Jarv has sympathy for the devil and takes a look at Censorship

In the light of recent terrible events the debate about violence in film and censorship has arisen again. The British press has been full of stories about the BBFC, and commentary on the subject of censorship in general. So with that as background, here are my thoughts on the problems that any, hopefully, developed society should have with censorship. Before we start, for the most part, I am not pro-censor, and to some extent that does colour my viewpoint, although I do feel some sympathy for what is an often untenable position.

This is the first time I’ve attempted an essay, and it is very long. Apologies in advance.

Who watches the Watchmen? And more importantly, who are the Watchmen and how dare they decide what I can and can’t watch?

In the UK, the BBFC has rediscovered the power of the Ban Hammer with loathsome trash such as The Bunny Game or Human Centipede: Full Sequence receiving bans.  HC2 was reprieved with cuts being recommended instead, but it’s still in theory impossible to legally gain access to notorious titles such as A Serbian Film. That this is the internet age, and therefore a world of filth is available at the click of a mouse is not the point, I can’t access a DVD of the above uncut titles for my own personal viewing masochism.

For the record, anyone reading this is also likely to be at the more internet savvy end of the movie-watching spectrum and, therefore, far more capable of finding the above titles than the average punter.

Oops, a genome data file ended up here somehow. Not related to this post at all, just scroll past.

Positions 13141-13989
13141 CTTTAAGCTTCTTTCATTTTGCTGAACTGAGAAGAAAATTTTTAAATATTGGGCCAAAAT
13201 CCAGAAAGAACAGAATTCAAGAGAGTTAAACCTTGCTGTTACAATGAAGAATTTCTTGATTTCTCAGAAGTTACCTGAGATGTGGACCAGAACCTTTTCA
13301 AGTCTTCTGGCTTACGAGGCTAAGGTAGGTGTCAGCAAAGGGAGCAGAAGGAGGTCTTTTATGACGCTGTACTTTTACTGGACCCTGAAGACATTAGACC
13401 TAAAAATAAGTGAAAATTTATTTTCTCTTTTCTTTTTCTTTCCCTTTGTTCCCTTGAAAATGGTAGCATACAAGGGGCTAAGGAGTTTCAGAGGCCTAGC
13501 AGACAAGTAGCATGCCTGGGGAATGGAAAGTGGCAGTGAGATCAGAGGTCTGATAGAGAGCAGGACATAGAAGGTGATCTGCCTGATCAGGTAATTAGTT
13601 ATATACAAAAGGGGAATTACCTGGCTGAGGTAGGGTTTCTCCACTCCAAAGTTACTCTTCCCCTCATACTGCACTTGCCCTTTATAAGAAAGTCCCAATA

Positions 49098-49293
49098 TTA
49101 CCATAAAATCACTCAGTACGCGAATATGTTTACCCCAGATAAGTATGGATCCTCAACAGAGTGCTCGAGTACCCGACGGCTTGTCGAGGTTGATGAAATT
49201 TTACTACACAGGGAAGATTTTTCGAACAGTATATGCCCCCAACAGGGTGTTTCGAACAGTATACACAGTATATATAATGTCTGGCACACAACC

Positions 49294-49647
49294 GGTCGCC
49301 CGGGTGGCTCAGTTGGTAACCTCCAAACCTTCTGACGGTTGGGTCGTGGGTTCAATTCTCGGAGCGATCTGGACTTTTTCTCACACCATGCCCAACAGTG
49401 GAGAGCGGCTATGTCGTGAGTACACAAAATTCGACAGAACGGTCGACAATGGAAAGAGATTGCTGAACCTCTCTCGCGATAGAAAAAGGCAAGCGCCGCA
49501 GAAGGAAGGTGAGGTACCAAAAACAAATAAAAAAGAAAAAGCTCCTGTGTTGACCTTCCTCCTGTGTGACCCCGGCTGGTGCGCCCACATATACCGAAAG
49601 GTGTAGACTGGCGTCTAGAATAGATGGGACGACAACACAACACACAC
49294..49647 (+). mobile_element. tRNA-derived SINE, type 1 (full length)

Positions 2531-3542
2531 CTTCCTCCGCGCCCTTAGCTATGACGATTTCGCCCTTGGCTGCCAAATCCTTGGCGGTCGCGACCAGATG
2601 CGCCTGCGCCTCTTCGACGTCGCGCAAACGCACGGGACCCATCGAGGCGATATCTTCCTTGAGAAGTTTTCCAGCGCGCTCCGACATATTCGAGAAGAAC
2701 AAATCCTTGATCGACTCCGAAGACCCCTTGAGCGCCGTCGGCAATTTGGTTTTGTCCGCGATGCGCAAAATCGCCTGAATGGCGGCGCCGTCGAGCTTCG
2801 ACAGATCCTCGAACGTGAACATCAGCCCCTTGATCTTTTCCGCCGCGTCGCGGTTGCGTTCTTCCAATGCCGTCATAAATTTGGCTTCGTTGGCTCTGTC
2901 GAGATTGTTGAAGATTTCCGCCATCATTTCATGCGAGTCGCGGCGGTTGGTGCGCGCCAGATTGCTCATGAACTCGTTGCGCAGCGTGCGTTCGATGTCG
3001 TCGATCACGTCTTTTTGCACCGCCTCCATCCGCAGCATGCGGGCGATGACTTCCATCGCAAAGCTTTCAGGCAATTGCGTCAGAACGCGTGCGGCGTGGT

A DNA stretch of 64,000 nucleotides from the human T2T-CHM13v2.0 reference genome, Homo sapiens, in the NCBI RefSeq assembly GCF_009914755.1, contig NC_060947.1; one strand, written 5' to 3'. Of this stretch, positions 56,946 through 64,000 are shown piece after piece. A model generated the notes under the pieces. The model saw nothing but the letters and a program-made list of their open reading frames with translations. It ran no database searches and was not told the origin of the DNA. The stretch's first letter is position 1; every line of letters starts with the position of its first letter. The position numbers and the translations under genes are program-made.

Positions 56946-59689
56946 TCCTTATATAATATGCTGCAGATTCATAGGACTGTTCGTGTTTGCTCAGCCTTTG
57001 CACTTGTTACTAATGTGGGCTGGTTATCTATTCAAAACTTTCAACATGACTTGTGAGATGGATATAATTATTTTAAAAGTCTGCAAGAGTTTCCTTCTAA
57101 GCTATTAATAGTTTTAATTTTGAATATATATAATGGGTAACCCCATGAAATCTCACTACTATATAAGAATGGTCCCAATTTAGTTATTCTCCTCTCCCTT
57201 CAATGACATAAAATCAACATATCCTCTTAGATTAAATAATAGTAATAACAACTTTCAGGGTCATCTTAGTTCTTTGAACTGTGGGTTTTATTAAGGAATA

In America, as shown in the excellent This Film Has Not Been Rated, Kirby Dick looked at this in far more depth regarding the MPAA. While I think he focused too much on the identity of the individual censors and did dilute his point a touch, he did shine a light on the fatuous and hypocritical process.

The problem as I see it is twofold. Firstly, when any discussion of censorship in any form is raised, what we’re effectively talking about is some unknown individual making a decision on my ability to cope with a film. Furthermore, regardless of that, there’s the “Well you don’t have to watch it” argument, which, while true, doesn’t actually address the issues raised.

So, who are these individuals? In the UK, as we don’t have a film industry worth the name, the BBFC is (allegedly) an impartial board.  In America, where censorship is much less sensible and far more problematic than the UK, the MPAA (as shown by Kirby) consists of highly partial studio-connected people, many of whom actually should not be in their position. Furthermore, the appeals board is comprised of several high-ranking studio executives, and it is with this board that the eventual rating will ultimately reside with.

How does anyone not see the conflict of interests inherent here? What the MPAA actually is is a cartel- you have individuals in place making decisions about the effective release potential of a film that may be in competition with their own product. At the marginal edge, which is where these films lurk, it is not in the board’s interests to allow these films a certificate, as it could cost them money. This is not censorship, or even classification, rather it is corporate manipulation of the media.

Censorship: a question of taste or a question of standards?

This brings me on to the second problem. Any discussion of the merits of a film, and whether it should be banned/ cut is basically an argument about personal taste. What I may find offensive and beyond my ability to tolerate on screen is not necessarily applicable for anyone else. I suspect, actually, that my tolerance is higher than most, frankly. Therefore, is it acceptable for me to see, say, Martyrs and give it a clean bill of health on the basis that there’s nothing in it that I couldn’t stomach?

No, of course it isn’t. I’m not a parent, for example, and therefore I hold different standards to those who have children.